Small to medium-sized businesses (SMBs) need more support from their banks than ever to handle today’s increasingly fragmented global economy. Companies must manage increased data processing and transaction volumes for their clients, and the stress pushes many to rely on multiple banks to keep operations running smoothly.
The complexity of global business means SMBs need to look for synergies with the products they use to lower costs and cope with more demanding data speeds and volumes. Application programming interfaces (APIs) comprise one way to speed up services, as they can quickly connect multiple parties while securing transactions and data exchanges. Financial institutions are only beginning to explore how APIs can support the commercial banking world. Some already handle issues such as payments and collections, foreign exchange (FX) support and liquidity management.
APIs are also changing as global regulations shift to support platform or open banking, and the most prominent developments came courtesy of Europe’s revised Payment Services Directive (PSD2). Banks and SMBs in the EU are already operating under an ecosystem that provides more open data exchange to a robust online intersection of players, granting them advantages over merchants that do not support that same transparency. Banks therefore need to rethink how they use APIs within the commercial space if they wish to serve SMBs that require real-time solutions for data, payments and other business pain points. It is less clear which banks will emerge as those providers, however.
The Changing B2B API World
Open banking is alive and thriving in the U.K., which will celebrate the second anniversary of this banking initiative in January. Such technology was used 17.5 million times in November 2018 alone — an increase from 13.9 million in October 2017. This development was driven by a regulation put into place by the country’s Competition and Markets Authority (CMA), which sought to innovate the U.K.’s banking ecosystem. The shift gave British SMBs and startups the ability to “shop” for their financial partners — which were all utilizing APIs as a result of the new mandate — in the hopes that healthy competition between these entities would spark economic growth.
Other regions, including the U.S., have not sponsored open banking with regulatory initiatives, and many SMBs remain unaware of the benefits of API-driven services, despite increased API usage within Europe and other affected areas. This represents both a challenge and an opportunity for their partner FIs, which will need to educate the businesses relying on them for cutting-edge financial services.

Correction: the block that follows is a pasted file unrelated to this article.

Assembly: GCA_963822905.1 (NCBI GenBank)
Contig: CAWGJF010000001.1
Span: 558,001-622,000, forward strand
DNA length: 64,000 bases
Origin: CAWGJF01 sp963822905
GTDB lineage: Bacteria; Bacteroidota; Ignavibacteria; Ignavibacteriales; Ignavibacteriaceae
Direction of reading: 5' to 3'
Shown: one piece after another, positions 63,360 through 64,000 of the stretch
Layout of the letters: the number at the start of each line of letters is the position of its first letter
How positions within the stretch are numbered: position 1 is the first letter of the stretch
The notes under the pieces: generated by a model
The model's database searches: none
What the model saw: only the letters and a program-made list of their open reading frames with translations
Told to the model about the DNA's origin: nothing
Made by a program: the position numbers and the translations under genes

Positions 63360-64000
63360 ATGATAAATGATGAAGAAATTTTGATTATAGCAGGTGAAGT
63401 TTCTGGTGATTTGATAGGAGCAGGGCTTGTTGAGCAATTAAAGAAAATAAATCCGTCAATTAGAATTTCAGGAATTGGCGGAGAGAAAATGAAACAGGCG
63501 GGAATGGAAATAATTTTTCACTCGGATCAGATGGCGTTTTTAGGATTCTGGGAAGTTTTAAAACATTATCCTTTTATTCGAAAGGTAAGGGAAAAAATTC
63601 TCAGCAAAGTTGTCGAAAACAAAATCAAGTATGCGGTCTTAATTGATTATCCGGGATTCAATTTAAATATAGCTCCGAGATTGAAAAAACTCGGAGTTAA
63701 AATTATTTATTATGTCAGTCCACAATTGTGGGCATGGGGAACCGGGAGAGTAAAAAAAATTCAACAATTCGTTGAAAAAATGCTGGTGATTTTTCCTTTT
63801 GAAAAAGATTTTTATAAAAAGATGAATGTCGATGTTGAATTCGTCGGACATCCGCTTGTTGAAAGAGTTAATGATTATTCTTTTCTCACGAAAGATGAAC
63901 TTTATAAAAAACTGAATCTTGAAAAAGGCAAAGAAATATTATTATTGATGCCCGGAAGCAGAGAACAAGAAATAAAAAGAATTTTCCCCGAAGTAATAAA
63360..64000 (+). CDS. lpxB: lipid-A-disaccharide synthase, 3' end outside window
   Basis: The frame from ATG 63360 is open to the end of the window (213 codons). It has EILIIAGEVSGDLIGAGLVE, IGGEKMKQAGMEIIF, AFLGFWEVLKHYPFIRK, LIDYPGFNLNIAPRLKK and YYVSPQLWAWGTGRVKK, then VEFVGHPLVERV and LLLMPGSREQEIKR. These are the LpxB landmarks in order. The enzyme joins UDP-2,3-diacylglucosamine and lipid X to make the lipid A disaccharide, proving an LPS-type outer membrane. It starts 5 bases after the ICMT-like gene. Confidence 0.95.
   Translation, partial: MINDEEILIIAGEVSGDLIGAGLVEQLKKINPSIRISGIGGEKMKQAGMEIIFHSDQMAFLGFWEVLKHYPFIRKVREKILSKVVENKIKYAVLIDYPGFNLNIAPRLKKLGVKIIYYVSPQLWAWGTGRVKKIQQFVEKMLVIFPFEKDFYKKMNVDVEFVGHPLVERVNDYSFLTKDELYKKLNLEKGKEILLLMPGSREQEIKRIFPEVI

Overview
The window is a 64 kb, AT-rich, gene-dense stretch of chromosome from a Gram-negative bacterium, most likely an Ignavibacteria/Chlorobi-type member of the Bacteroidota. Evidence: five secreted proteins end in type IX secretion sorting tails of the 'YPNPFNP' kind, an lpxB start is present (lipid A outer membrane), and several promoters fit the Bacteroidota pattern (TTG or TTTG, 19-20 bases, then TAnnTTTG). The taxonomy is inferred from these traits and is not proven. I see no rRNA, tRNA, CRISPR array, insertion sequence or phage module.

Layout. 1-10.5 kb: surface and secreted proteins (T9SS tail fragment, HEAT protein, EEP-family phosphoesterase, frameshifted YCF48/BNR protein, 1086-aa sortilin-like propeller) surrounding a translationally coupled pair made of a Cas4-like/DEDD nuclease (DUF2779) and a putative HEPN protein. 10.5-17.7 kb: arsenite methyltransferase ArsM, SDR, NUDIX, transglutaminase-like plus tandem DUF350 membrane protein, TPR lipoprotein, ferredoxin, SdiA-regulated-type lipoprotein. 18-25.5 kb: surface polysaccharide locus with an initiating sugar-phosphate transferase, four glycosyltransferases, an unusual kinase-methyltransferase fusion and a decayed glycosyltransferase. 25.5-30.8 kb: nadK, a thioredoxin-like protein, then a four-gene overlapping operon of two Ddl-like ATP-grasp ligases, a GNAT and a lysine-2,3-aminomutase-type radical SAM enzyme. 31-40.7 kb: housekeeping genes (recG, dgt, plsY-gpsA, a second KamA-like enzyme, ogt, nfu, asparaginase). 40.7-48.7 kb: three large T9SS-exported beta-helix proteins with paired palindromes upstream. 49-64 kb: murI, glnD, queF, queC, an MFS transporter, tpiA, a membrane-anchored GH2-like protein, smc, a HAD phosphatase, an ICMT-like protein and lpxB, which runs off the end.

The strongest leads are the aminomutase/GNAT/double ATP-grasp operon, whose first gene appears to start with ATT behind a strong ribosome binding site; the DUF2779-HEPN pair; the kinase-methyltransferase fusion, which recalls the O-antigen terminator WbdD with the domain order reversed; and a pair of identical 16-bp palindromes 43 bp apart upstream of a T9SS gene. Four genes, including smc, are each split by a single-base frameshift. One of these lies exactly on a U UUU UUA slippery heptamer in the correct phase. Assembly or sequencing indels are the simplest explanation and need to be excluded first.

Many SMBs have at least heard of open banking, but nearly half do not fully understand the term. Additionally, 48 percent of these businesses do not believe that open banking technology will impact their operations, putting them at risk of missing APIs’ benefits completely. This information deficit puts the impetus on partner FIs to fully explain the ecosystem’s perks.
Connected APIs could help SMBs with account aggregation, overall financial flexibility and speed and improve access to real-time payments and data transfers. Low awareness is only part of the reason why more businesses and startups are not connected to such platforms, however. The other issue is that SMBs may not know which banks offer such APIs, so FIs need to shift their commercial approaches in response.
Open Banking Fuels API Strategy Shifts
Some banks have started to promote APIs that can better integrate SMBs into the open banking world. Britain’s HSBC has developed APIs that allow businesses to directly apply for accounts within its corporate banking division through the bank’s digital platform, for example. The FI is planning to expand these APIs so clients can quickly open cross-border accounts. Other banks that operate within Europe have been steadily refining their APIs since 2017, when Singapore’s DBS Bank offered an API developer platform to boost innovation in the space.
Other FIs have moved slower, especially in the U.S., where banks are not mandated to make such shifts. U.S. financial institutions are watching how open banking APIs impact European banks, noticing how increased data transfer speeds and more robust banking capabilities are changing banks’ relationships with SMBs. U.S. and European banks that do not experiment with innovative APIs in the commercial space will soon find themselves shunted off to the side in favor of FIs that have upgraded their approaches, regardless of the presence of a mandate.